• Blush Alder - This is a hardwood with a pinkish brown colour. It weighs lighter than the heaviest wood like Jarrah. 
  • Saffron Heart - This wood grows in Australia and Papua New Guinea. The wood has a distinct yellow tinge to it.
  • Jarrah - A dense and heavy wood grown mostly in Western Australia this wood varies from light to much darker red in colour.
  • Black Wattle - A lovely brown wood that mostly has darker streaks in it.

I think that mine is Jarrah and there is the 67 x 67 x 67mm perspex box. I bought my copy from Wil Strijbos when he was visiting the UK for a Midlands Puzzle Party and he may have a few copies left if you are ordering something from him anyway. When bought from Brian it apparently comes with the solution - mine from Wil did not! I try never to look at a solution and if you do buy from Brian then throw the leaflet away! DO NOT be tempted by it - you DON'T need it! This fabulous puzzle is only $19US as I write and so an absolute bargain.

As you can see it consists of just 3 oddly shaped pieces of wood which must be placed completely within the 3x3x3 box with no piece protruding out. The box is rigid, does not dismantle and has a single 1x1x1 hole in a corner to allow the pieces to be placed inside. Don't dismiss this simply because the box is perspex - it has been beautifully made too and actually looks lovely in itself.

Very clear - box and instructions
On the MrPuzzle site, it also says to solve without putting your fingers inside! OMG!
A simple puzzle I can hear you claim? Only put 3 pieces in a regular box? That must be pretty easy! Hell! No! This little bastard kept me busy for 6 months! There is a lot more to the solving of this puzzle than you might think which is why I am so overwhelmingly enthusiastic. Brian Menold made a copy last year with a wooden box that I think must have been almost impossible to solve - the inability to see through the walls of the box will have made this immeasurably harder. This puzzle was an entry in the IPP design competition last year (2018) where it missed out on a prize (I suspect this will have been because of the sheer number of amazing designs that were entered).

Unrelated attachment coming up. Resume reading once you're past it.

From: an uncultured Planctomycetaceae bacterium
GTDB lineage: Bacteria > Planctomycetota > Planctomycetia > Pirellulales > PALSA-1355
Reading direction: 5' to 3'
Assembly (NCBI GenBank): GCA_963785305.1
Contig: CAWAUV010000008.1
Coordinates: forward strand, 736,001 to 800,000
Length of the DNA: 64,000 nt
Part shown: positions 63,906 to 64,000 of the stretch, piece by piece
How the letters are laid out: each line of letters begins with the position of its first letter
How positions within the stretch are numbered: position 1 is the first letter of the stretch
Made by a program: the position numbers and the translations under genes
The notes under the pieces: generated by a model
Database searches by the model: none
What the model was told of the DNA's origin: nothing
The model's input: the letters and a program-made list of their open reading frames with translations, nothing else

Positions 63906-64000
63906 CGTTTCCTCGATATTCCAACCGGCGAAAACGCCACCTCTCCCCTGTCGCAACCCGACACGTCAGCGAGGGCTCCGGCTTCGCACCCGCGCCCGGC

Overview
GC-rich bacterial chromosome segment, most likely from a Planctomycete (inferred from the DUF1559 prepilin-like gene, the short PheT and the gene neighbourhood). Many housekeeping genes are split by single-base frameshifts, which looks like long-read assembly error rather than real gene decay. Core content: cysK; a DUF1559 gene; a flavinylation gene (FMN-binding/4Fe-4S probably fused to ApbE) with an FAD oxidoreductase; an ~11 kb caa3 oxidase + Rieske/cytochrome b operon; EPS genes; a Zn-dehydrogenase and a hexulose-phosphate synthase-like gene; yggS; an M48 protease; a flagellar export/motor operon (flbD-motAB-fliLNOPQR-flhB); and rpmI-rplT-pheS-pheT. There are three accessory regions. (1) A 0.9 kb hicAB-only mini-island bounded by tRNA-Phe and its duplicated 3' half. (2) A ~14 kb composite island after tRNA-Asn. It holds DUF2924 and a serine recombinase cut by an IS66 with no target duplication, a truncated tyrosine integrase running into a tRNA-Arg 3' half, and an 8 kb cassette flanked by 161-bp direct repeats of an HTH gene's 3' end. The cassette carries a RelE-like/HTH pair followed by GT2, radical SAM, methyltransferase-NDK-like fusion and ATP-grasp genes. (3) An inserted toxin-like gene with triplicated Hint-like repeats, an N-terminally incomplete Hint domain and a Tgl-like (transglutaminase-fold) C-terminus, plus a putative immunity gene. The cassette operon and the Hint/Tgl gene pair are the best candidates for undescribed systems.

New to puzzling - look at that smile!
I have carried the puzzle with me everywhere for 6 months and only just solved it last week! Many many people have been consumed by it and all have failed. They don't let me loose in the Day surgery suite very often but every single time I go down there, I am immediately asked to hand it over and the nursing staff spend a whole day playing with it. I love watching the annoyed looks on the surgeons face as the pieces clunk about in and out of the box! It drives them mad hearing the nurses have some fun. I have given it to a few of my anaesthetic trainees to keep them occupied whilst I write my chart or prescribe the post-op medications. The premise of this is so simple that no-one can resist the temptation - even a new trainee who has never tried puzzling before.

In general, I am not a huge fan of packing puzzles because there seems to be too much random trial and error during the solution process. The Rollercoaster, on the other hand, will never be solved by random movement. It requires thought© and purposeful movement with a decent amount of dexterity to solve this - no chance that you will manage it by accident. Not only is it a packing puzzle, but it is also a dexterity puzzle as well as a wonderful Turning Interlocking Cube (TIC) too. Yep! As if that weren't enough...it requires rotational moves too. Brian and Laszlo are going to force you to make rotational moves of pieces through a small hole and barely within reach. Yay! Bastards! 😂

The first of the Aha! moments occurs early on when you realise part of the order in which the pieces must be placed in the cube, then another Aha! moment arrives as you work out the specific orientation that the large piece requires when inserted. Having made what you feel is good headway with discoveries, then you hit a wall! I did! Many many times.